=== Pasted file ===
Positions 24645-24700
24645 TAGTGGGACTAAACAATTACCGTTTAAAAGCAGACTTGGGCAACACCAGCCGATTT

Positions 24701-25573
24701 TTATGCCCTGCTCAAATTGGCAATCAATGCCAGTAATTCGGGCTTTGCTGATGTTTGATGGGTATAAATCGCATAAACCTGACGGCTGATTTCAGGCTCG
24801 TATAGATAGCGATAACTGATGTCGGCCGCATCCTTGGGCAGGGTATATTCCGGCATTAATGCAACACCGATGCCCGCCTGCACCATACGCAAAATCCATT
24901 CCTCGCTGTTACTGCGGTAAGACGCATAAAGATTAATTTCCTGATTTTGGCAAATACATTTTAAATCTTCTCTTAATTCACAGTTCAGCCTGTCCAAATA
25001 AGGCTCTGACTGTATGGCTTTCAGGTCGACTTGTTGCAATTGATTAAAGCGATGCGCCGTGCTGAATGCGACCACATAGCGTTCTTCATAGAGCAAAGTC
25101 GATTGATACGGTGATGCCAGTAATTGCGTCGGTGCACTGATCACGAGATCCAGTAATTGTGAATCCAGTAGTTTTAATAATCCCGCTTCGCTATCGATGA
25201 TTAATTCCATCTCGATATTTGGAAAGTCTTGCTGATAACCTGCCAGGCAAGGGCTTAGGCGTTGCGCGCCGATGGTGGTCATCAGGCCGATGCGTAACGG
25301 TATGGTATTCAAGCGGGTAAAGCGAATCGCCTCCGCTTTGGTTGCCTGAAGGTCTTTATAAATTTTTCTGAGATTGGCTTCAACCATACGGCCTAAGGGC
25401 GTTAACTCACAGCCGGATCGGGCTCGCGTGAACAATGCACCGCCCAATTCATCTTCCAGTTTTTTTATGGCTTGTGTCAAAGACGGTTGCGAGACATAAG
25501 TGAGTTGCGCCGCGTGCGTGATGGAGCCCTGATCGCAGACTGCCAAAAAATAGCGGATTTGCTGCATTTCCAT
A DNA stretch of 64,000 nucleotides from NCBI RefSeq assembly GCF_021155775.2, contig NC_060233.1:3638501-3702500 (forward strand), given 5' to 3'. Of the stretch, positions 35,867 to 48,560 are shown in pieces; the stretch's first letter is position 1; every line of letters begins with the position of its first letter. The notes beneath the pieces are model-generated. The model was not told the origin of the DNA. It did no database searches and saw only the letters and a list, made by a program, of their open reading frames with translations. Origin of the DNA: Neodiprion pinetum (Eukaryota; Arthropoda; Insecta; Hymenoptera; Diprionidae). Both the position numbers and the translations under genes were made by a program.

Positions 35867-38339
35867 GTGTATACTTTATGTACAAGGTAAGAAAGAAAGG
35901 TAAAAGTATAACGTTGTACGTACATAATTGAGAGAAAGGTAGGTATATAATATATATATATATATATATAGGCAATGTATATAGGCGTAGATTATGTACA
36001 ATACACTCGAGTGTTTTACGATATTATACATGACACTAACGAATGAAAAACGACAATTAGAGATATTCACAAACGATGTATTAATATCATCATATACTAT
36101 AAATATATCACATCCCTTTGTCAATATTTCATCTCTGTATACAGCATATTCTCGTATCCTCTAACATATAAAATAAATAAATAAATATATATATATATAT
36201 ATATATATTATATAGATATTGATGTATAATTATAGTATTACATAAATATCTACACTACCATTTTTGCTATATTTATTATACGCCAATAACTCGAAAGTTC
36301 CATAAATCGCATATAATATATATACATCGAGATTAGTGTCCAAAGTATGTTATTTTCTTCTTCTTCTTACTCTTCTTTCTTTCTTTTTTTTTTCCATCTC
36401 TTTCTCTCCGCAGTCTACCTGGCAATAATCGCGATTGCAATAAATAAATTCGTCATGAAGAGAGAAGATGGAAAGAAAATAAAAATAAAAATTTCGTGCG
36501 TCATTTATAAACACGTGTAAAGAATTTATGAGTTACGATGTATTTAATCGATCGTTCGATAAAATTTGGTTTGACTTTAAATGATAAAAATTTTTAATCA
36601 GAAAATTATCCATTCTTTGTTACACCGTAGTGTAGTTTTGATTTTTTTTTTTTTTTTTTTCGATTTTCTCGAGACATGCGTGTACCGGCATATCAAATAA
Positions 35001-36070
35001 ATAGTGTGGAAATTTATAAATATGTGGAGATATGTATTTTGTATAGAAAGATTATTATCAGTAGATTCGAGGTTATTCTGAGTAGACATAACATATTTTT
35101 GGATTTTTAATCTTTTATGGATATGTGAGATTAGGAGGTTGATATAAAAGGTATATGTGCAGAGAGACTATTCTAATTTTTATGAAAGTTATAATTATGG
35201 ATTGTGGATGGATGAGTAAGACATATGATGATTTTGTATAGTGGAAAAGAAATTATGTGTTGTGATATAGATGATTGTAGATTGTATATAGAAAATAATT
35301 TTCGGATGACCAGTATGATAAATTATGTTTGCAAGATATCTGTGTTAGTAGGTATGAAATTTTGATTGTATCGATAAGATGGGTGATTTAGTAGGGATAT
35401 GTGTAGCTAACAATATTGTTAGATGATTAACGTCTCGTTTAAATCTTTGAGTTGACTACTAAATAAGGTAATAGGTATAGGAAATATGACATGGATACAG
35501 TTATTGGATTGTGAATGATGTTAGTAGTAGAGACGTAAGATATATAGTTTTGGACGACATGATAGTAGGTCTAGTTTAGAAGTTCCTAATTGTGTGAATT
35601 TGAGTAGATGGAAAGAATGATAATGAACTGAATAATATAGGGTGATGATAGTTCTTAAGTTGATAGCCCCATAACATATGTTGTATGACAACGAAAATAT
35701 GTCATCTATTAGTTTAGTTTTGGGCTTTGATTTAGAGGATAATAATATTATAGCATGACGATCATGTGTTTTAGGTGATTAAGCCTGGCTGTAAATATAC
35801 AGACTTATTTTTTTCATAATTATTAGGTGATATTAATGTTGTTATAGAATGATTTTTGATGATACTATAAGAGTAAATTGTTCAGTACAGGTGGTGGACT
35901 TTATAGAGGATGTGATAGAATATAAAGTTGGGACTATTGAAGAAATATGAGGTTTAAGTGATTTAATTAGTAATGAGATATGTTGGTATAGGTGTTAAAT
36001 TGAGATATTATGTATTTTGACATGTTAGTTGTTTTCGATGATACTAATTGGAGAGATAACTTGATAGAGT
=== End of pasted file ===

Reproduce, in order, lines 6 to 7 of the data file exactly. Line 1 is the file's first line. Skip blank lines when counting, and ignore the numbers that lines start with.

24901 CCTCGCTGTTACTGCGGTAAGACGCATAAAGATTAATTTCCTGATTTTGGCAAATACATTTTAAATCTTCTCTTAATTCACAGTTCAGCCTGTCCAAATA
25001 AGGCTCTGACTGTATGGCTTTCAGGTCGACTTGTTGCAATTGATTAAAGCGATGCGCCGTGCTGAATGCGACCACATAGCGTTCTTCATAGAGCAAAGTC